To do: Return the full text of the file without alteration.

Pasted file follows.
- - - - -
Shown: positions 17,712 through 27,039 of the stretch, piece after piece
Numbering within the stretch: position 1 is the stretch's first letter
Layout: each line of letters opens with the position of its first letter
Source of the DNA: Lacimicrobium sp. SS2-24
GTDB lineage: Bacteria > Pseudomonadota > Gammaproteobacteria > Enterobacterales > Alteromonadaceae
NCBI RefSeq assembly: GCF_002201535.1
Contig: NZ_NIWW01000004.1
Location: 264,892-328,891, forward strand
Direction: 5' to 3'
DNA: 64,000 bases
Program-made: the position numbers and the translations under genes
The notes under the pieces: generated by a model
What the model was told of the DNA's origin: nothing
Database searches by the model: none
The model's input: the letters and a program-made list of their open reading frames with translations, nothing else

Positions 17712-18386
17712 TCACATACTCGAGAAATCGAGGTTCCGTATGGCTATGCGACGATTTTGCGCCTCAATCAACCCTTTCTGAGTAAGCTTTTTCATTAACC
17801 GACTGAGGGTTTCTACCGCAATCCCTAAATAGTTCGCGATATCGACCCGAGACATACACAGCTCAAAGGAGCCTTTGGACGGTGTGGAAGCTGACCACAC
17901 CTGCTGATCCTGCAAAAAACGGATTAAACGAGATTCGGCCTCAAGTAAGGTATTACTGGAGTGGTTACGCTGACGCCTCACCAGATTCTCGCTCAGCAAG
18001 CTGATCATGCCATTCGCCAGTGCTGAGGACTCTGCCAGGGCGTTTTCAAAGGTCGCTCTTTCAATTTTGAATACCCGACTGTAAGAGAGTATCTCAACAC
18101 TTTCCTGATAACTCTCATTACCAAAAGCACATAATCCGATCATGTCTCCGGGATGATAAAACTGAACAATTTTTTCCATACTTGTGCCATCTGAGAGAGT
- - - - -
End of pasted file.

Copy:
Shown: positions 17,712 through 27,039 of the stretch, piece after piece
Numbering within the stretch: position 1 is the stretch's first letter
Layout: each line of letters opens with the position of its first letter
Source of the DNA: Lacimicrobium sp. SS2-24
GTDB lineage: Bacteria > Pseudomonadota > Gammaproteobacteria > Enterobacterales > Alteromonadaceae
NCBI RefSeq assembly: GCF_002201535.1
Contig: NZ_NIWW01000004.1
Location: 264,892-328,891, forward strand
Direction: 5' to 3'
DNA: 64,000 bases
Program-made: the position numbers and the translations under genes
The notes under the pieces: generated by a model
What the model was told of the DNA's origin: nothing
Database searches by the model: none
The model's input: the letters and a program-made list of their open reading frames with translations, nothing else

Positions 17712-18386
17712 TCACATACTCGAGAAATCGAGGTTCCGTATGGCTATGCGACGATTTTGCGCCTCAATCAACCCTTTCTGAGTAAGCTTTTTCATTAACC
17801 GACTGAGGGTTTCTACCGCAATCCCTAAATAGTTCGCGATATCGACCCGAGACATACACAGCTCAAAGGAGCCTTTGGACGGTGTGGAAGCTGACCACAC
17901 CTGCTGATCCTGCAAAAAACGGATTAAACGAGATTCGGCCTCAAGTAAGGTATTACTGGAGTGGTTACGCTGACGCCTCACCAGATTCTCGCTCAGCAAG
18001 CTGATCATGCCATTCGCCAGTGCTGAGGACTCTGCCAGGGCGTTTTCAAAGGTCGCTCTTTCAATTTTGAATACCCGACTGTAAGAGAGTATCTCAACAC
18101 TTTCCTGATAACTCTCATTACCAAAAGCACATAATCCGATCATGTCTCCGGGATGATAAAACTGAACAATTTTTTCCATACTTGTGCCATCTGAGAGAGT